Appendix Quarter Horses: 9 Facts You May Not Realize Are True

Last Updated on February 24, 2022 by Allison Price

Most people don’t think about Quarter Horses when they think of them. The Quarter Horse should always be considered a Quarter Horse. This is true, but even purebred Quarter Horses are capable of being mainly thoroughbred. This is partly due to the Quarter Horse registry’s Appendix section.

What’s an appendix quarter-horse? A registered Quarter Horse crosses with a registered Thoroughbred Horse to produce a foal that is classified as an Appendix Quarter Horse.

This is because the foal will be registered as an “Appendix” foal. An Appendix Quarter Horse cannot be bred to regular registry Quarter Horses. 

Let’s now learn a bit more about the Appendix Quarter Horse.9 Appendix Quarter Horses Facts You May Not Know Are True Play Video

1. Appendix horses have been around since 1949

According to the AQHA the Appendix horses were first registered in 1949, when the American Quarter Racing Association and National Quarter Horse Breeders association merged. All horses were then registered as Appendix, and horses were inspected to verify their permanent numbers. The appendix registry technically contained “purebred quarter horses”. Although the registry was just being created, the term “purebred”, could still be used loosely.

The Appendix registry was modified in 1962 to exclude foals that were born from a mixed Thoroughbred Thoroughbred and Quarter Horse. Since then, it has been this way. (source)

2. Appendix Horses Are Very Versatile

Appendix quarter horses are known for their versatility. They can excel in all disciplines if they are given the right training. These include, but are not limited to:

  • Halter
  • Western Pleasure
  • Hunter Under Saddle
  • Racing
  • Barrel Racing
  • Team Penning
  • Team Sorting
  • Jumping

3. Appendix Horses are Available in Every Color

Quarter horses are more limited in color than Thoroughbreds. The appendix quarter-horse can be any color that a regular quarter horse can. This happens because they are at most half quarter horse. While colors such as bay, chestnut and black are most common, it is possible to use dilute colors such as palomino and dun.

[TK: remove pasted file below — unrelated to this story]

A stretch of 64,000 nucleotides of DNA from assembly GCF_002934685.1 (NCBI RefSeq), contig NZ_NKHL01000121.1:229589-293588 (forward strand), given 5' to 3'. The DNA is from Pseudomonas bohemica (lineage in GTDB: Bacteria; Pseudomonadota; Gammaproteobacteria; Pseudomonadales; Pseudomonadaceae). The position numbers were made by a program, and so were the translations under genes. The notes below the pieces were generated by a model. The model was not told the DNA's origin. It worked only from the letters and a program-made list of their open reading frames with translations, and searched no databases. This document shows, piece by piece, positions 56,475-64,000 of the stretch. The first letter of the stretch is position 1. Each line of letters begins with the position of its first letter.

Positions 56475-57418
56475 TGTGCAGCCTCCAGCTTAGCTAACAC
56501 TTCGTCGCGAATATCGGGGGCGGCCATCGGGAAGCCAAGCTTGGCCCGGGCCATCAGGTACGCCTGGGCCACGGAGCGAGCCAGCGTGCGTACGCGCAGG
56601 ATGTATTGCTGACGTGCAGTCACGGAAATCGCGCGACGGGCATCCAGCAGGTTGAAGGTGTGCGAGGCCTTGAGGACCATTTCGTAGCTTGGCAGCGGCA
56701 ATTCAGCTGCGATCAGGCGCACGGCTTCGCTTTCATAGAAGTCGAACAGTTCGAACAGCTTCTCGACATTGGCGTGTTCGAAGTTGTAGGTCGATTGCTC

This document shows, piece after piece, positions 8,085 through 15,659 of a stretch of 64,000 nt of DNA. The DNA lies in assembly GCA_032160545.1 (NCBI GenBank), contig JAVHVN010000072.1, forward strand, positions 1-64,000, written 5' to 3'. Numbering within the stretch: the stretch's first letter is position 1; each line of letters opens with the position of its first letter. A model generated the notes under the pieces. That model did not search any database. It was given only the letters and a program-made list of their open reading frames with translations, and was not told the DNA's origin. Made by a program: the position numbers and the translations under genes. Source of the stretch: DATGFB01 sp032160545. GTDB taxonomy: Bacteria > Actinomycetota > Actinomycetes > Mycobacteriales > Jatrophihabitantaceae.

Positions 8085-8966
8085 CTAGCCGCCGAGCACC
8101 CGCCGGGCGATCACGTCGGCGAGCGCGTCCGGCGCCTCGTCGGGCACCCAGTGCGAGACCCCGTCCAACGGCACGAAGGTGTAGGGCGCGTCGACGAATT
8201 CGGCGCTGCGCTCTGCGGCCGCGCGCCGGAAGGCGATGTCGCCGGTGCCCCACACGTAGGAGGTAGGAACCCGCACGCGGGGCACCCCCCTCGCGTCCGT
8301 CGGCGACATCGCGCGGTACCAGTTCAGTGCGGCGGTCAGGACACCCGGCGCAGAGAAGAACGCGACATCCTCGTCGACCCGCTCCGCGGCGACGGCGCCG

4. Appendix Horses Can Become “Regular” Quarter Horses

According to AQHA Rules, any Appendix-registered horse that earns 10 points during competition (a ROM), can be eligible for full papers. This means they have competed against other quarter horses and won. They are required to turn in their Appendix papers and receive regular papers. (source)

To earn their Register of Merit award, they can show in performance, racing or halter. To be eligible for the regular registry, they will need to meet additional requirements. Appendix horses may be advanced for as long as:

  • They don’t have parrot-mouthed mouths.
  • They are not cryptorchid.
  • They don’t have excessive white markings.
  • They are HYPP N/N

If all these conditions are met, the owner may pay a small fee to make the horse a regular quarter horse.

5. Quarter Horses are Mostly Thoroughbred

Yes, it sounds confusing. Let’s now follow Artful Move, the son of the World Champion stallion.

Artful Move was sired from Wind Chime, a Quarter Horse Stallion. His dam was Buzz Fly, a Thoroughbred mare. This made him half thoroughbred and half quarter horse.

Appendix Quarter Horses

Artful Move was awarded his ROM and more! He was promoted to the regular registry. He was bred many mares, including Elaine Myrna, a thoroughbred mare. She was the mother of Indian Artifacts. He was registered as a quarter-horse but 75% thoroughbred.